'It's full of ironies Some of the people coming in front of her were people she's performed to.' Michael Sarne met her in her late 80s, married to an English vicar - a confessor to the Royal Family in his 90s - 'and looking 30 years younger: a man who'd led an utterly blameless life. He made us shepherd's pie.
'After the war, they met at the YMCA and came back to England. Love at first sight, and married blissfully for 60 years.' Sarne asked the vicar if reading his wife's book had given any surprises. 'Yes,' he replied, 'I never knew she was Jewish.'
Another project is the Dirty Havana trilogy by Cuban writer Pedro Juan Gutiérrez. Sarne describes the novels as 'strange, dark, and dirty. It's the underbelly of Havana. Scatalogical, a bit like something by Charles Bukowski.' He's also working on a new script by The Nunnery writer Clive Evans, but this time as producer.
Michael Sarne was expelled in his 3rd year at University. It was 1962, and he'd made the No 1 hit single Come Outside with Wendy Richards. (She went on to become a major star in EastEnders and Are You Being Served.)
Sarne was sitting his finals when 'photographers came in and took pictures. They sent me down for 12 months as a punishment. 50% my fault, 50% theirs. I was supposed to go back and take the exams, but by that time I was on tour.' Looking back now, does it count as unfinished business? 'Part of the big shopping list.'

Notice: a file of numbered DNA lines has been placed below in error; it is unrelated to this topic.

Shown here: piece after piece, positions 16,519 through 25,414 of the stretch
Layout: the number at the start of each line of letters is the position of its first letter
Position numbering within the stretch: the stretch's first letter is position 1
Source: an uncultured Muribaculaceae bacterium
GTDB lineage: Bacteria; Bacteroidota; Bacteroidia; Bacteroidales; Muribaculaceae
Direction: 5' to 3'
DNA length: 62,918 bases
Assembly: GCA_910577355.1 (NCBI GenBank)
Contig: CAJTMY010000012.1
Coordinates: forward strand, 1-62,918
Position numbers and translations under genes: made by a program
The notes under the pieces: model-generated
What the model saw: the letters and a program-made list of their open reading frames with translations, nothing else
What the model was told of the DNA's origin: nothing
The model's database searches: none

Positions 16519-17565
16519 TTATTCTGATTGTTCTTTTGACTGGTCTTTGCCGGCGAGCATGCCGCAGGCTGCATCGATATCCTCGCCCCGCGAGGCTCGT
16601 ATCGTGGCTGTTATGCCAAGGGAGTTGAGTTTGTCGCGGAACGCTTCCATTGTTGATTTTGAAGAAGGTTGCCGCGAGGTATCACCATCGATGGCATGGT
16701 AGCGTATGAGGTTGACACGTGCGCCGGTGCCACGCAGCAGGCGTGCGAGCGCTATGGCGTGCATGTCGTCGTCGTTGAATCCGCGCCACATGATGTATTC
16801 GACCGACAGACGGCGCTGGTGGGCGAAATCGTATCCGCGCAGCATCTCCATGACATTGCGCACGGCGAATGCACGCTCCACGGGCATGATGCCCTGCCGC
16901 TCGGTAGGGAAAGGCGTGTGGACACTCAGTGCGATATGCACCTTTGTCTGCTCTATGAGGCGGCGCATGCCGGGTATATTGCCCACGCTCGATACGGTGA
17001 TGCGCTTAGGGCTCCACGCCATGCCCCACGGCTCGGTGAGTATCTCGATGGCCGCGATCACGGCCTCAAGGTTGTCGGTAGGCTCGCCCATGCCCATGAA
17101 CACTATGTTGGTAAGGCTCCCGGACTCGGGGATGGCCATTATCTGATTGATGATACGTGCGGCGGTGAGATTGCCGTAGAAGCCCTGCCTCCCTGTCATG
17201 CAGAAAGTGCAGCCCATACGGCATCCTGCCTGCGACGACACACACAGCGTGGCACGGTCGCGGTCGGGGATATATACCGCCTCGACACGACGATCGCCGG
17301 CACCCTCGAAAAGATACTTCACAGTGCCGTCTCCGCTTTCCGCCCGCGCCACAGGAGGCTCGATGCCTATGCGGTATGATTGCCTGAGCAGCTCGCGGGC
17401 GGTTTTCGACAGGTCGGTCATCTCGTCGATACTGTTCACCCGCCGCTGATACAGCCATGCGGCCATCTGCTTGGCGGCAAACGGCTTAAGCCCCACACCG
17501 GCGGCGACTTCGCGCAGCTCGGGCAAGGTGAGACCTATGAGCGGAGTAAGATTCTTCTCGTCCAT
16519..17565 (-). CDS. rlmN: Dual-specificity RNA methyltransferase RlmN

The records are finally being re-issued. 'When Robert Stigwood (his then manager) went bust, he told EMI (for contractural reasons) they couldn't release the records. They weren't available for 40 years.' But the fans hadn't forgotten, and one got in touch. She sent Sarne a list of the labels she'd written to without luck and asked for a copy of Come Outside.
Sarne: 'I went to Abbey Road and asked for the old tapes.' Result: positive. Tact: small. 'They said: "We're so happy you've shown up. We were going to throw them out. We need the space."
'They were two-inch tapes. Even the Ampex machines they ran on don't exist any more. The legal department said "We give you all the rights", which was a relief. So now I've become a record producer (Cherry Red Records). I thanked the lady. I said: "If it wasn't for you ..." There was a surge of satisfaction. It felt like putting right the past. And Myra Breckenridge too. I feel I'm remaking my life right after all this time.' And the Russian degree? 'Maybe that's next.'